And here's one that isn't. St Peter's, Hascombe was built by Henry Woodyer, the glass and fittings are by Hardman Powell and the person who micro-managed everything was a Medician clergyman called Vernon Musgrave. The work was done over a period of something like 50 years- starting in the 1860s- but is all of a piece. Every surface is decorated. Where much Victorian church architecture feels dutiful- with solemnity standing in for spirituality- St Peter's is clearly a work of love. Everything is bright, stylish, light-hearted, joyful. Look at the fish; aren't they such fun?
Historic England gives the church a grade two listing- which means worth preserving but not much to write home about. Historic England is so wrong. Simon Jenkins, on the other hand, awards it three stars out of a possible five- which is much more like it- and places it high up among the best 1000 churches in the country.
The walls of the nave are hand-painted with a motif of fishes and fishing nets. The designer, whoever they were, must have been looking at Japanese art.
The chancel and high altar are as wonderful as paint and glass and carved wood and gold leaf can make them. "Holy, holy, holy, Lord God of Sabaoth. Heaven and earth are full of thy glory. Glory be to Thee, O Lord most high."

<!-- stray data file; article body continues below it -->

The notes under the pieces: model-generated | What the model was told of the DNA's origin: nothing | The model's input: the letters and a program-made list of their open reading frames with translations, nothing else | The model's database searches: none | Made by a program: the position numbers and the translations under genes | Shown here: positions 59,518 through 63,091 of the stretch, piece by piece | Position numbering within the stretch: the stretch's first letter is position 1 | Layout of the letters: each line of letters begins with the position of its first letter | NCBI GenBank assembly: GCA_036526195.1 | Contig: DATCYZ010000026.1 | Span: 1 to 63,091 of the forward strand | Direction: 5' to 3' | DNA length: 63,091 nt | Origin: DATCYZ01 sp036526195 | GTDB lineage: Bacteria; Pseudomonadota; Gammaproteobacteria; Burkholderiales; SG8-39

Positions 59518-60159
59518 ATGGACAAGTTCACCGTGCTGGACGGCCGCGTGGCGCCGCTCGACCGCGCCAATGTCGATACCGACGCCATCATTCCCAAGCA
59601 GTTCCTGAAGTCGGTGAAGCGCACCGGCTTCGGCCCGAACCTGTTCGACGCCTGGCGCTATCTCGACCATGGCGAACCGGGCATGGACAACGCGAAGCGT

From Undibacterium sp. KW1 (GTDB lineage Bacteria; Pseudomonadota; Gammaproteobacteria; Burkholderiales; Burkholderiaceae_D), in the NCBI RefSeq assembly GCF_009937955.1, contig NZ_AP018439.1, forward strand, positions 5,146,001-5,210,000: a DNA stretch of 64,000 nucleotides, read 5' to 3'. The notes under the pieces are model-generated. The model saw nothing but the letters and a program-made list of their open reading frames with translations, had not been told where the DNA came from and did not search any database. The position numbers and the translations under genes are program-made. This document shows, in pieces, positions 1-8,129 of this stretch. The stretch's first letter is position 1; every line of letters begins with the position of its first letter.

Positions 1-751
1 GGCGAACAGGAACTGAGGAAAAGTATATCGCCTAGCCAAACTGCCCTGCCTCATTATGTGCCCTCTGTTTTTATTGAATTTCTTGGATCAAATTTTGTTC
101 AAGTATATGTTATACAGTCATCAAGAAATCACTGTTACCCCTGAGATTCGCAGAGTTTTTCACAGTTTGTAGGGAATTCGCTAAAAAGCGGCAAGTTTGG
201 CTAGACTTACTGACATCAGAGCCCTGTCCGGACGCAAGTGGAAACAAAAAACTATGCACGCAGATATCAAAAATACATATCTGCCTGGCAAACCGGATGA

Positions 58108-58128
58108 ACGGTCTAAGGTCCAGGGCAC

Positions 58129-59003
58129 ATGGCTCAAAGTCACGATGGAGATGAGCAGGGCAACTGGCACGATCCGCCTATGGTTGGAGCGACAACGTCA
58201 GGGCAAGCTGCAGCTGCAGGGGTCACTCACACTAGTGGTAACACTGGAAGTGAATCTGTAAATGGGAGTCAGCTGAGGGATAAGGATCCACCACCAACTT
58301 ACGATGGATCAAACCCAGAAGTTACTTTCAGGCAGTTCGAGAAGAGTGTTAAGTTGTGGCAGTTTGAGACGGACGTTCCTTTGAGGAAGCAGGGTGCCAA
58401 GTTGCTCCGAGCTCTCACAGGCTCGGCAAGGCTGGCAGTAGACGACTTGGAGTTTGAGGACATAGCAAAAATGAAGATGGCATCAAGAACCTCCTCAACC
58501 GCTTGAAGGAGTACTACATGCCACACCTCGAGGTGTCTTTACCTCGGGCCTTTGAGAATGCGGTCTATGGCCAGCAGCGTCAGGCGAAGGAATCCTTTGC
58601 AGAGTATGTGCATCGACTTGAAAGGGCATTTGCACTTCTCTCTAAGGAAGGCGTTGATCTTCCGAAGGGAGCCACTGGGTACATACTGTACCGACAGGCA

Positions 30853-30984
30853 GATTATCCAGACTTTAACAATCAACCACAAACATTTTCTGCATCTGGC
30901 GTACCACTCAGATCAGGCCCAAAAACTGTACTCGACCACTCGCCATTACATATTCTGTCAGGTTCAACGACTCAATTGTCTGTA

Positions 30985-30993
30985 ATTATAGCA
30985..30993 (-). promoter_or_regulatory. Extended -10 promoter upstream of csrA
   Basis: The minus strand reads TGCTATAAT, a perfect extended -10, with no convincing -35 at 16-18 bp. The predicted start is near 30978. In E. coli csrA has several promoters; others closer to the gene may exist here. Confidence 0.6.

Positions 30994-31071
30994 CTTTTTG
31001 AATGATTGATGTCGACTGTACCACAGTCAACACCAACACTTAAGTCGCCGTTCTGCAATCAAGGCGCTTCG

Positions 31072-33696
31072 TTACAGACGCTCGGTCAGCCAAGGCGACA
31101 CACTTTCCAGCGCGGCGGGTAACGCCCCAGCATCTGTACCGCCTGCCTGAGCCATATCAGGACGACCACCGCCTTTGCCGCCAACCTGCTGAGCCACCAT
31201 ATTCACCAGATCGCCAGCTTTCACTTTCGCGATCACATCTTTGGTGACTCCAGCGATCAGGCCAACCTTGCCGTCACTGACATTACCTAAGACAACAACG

Hascombe, by the way, is a tiny village in the Surrey Hills to the south of Guildford. According to Wikipedia the name comes from the Saxon "Haegscombe" which means "Valley of the Witch". Lovely. It was a dark, forgotten nook when Vernon Musgrave accepted the living but as Surrey moved closer and closer to London (the railways, you know) so rich and artistic people started hiding their mansions away in the woods. According to Wikipedia (again) previous and current residents include Dirk Bogarde, Boris Berezkovsky, Anthea Turner and Chris Evans.